• Widen your hand postion. A 2 cm wider hand postion will open up your chest and decrease the difficulty of drawing in a deep breath.
    • Synchronize your breathing. Try to synchronize your respiratory rhythm to that of your pedal cadence. Remember the 3:2 ratio of exhale to inhale.
    However a variation of pursed lip breathing focuses on the rhythm of respiration. Ian Jackson has developed a program, BreathPlay, which teaches skills in controlling ones expiration (and as a result inspiration) of air. He notes that ", athletes discover that pushing air out is a much more efficient way of meeting oxygen demands than sucking air in. They also discover how the active outbreath can bring powerful precision to any movement. The BreathPlay paradigm advocates using the active outbreath to setup a spinal stretch which is then released with the passive inbreath." It taps into the power of both "focus" and "hypnotherapy" to achieve performance gains.
    Does pursed lip breathing provide an advantage by creating a back pressure to keep the collapsing airways open? According to Frand Day MD ( "Back pressure to keep the airways open on exhalation is really only necessary in seriously diseased lungs (such as seen in intensive care units). This is not normally necessary in athletes whose lungs are functioning normally (asthma attacks aside, where purse lips breathing is of littlebenefit). Moving air in and out of the lungs is a simple matter of physics. The volume of air moved depends upon the anatomy of the airways and the delta P (pressure) between the alveoli and the outside. On inhalation the expanding chest tends to open the airways, somewhat reducing the delta p necessary to move the required amount of air but exhalation tends to close the airways, requiring a higher delta p, but pursing the lips does nothing to change the required delta p if the lungs have normal amounts of elastic supportive tissue that normally keeps the airways open. As stated before, this increased back pressure is most useful is seriously diseased lungs and I am not aware of any data to show it useful in normal athletes."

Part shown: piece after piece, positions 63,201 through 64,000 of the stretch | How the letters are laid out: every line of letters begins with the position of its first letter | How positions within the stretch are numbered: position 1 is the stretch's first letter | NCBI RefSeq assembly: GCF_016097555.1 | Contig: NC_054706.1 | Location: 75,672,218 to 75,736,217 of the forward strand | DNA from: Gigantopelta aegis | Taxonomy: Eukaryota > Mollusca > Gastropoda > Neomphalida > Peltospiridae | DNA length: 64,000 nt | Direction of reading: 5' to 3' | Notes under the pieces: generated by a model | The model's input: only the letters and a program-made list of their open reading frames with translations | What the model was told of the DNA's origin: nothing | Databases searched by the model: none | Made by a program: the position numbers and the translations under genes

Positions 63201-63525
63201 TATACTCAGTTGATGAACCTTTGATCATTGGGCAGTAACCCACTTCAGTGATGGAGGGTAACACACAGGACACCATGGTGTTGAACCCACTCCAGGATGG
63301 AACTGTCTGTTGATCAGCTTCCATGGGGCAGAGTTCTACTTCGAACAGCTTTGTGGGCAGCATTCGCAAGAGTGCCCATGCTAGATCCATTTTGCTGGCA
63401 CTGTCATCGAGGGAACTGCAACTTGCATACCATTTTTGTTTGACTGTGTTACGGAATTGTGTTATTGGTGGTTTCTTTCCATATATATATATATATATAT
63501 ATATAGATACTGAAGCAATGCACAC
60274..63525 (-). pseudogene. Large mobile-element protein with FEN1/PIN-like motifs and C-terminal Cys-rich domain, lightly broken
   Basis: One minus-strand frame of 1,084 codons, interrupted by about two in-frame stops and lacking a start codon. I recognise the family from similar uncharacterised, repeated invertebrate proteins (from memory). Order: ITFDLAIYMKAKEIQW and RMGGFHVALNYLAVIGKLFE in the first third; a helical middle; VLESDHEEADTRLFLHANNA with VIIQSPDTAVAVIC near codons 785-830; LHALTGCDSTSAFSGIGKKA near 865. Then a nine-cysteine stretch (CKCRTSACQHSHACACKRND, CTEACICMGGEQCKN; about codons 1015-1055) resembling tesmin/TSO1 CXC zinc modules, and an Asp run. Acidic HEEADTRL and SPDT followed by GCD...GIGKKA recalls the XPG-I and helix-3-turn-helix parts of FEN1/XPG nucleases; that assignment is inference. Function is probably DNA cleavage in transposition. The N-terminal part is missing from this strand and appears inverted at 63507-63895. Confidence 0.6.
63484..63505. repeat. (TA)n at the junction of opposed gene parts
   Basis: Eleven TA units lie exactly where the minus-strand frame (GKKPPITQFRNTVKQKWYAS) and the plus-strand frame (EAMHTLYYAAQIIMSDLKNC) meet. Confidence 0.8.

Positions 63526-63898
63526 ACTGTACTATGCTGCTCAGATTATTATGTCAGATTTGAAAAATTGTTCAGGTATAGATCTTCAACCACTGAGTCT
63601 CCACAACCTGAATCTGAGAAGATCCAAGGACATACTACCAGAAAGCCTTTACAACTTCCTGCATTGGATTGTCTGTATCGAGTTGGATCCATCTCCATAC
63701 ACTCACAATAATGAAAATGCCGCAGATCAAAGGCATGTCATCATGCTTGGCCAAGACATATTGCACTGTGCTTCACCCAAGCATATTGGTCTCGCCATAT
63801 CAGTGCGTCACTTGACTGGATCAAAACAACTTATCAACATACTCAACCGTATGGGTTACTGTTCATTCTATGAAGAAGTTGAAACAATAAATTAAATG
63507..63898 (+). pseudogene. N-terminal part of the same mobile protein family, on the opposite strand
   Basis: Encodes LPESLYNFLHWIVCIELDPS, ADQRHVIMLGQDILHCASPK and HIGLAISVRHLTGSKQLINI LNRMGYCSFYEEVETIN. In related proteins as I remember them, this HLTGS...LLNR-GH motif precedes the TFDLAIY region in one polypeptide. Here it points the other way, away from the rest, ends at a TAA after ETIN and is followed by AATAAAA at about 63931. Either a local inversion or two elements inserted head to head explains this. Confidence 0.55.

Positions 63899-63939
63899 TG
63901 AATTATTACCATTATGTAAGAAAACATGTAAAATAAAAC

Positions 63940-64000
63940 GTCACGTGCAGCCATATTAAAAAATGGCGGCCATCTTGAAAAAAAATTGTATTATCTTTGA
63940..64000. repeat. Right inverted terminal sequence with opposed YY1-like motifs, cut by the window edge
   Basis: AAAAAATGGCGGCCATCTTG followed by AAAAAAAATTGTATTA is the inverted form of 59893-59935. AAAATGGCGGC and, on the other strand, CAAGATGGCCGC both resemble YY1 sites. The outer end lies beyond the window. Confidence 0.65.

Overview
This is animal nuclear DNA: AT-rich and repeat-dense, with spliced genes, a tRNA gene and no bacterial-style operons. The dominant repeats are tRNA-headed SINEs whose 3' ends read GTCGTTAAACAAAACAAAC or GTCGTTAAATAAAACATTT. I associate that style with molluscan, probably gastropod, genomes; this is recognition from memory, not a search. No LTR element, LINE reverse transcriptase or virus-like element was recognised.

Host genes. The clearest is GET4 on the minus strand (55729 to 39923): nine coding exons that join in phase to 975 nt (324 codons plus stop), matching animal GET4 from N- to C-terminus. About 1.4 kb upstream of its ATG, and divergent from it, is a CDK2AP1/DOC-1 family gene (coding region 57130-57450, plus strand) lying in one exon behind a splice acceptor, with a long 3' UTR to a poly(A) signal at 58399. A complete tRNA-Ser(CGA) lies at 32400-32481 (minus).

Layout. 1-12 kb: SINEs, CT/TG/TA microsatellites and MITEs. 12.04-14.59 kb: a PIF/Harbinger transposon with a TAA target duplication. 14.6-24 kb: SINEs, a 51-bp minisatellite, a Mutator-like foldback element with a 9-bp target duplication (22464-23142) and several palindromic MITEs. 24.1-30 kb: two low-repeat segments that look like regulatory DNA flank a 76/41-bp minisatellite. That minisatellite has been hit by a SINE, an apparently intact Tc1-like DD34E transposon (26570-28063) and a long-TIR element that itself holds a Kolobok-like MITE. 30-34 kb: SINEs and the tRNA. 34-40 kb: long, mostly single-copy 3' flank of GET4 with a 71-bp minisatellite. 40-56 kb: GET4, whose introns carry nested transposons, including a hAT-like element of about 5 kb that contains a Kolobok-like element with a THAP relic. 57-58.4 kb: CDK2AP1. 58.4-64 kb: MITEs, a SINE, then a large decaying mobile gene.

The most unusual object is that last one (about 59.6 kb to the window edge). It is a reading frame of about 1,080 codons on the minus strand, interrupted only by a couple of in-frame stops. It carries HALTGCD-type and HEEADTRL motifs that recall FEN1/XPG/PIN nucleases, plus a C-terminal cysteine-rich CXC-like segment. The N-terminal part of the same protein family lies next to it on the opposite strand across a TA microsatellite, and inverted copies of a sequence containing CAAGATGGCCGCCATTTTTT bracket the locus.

A recent report indicated that lung function tests of endurance athletes during "ultra" marathon sports events has indicated a progressive decrease in lung volume and expiration rates of between 5% and 20% ,commonly indicative of asthma related disease. These results were noted in various sports events including canoeing, running, skiing and cycling. It was postulated that these athletes exhibited symptoms of exercise induced asthma. Does exercise cause spasm in the lung airways in all athletes, not just asthmatics??
    There is some evidence that endurance athletes may become sensitized to allergens (proteins that cam bring on an asthma attack) and other environmental toxins the longer they are involved in their sport. This may be why such a high percentage of elite athletes are on medications for "exercise induced asthma".
    But with exercise induced asthma (which is the same as any other asthma), vital capacity diminishes with even a few minutes of beginning easy exercise. In ultra endurance athletes, there is most likely another factor (something that would occur in everyone such as fatique or dehydration) causing lower lung volumes and muscular efficiency that slowly evolves as exercise continues. This still to be identified factor,not asthma, reduces vital capacity if the event was long enough and becomes the most logical reason why such a high percentage would show reduced lung capacity.

    which means if your lung capacity is good before u start ultra marathons, arduous exercise, it will decrease the effect of exercise induced asthma

    just some food for thought....
    Flatter me, and I may not believe you. Criticize me, and I may not like you. Ignore me, and I may not forgive you. Encourage me, and I will not forget you.

  2. #2
    OGPackin's Avatar
    OGPackin is offline Anabolic Member
    Join Date
    Jun 2002
    South Florida
    Rip Bro!!!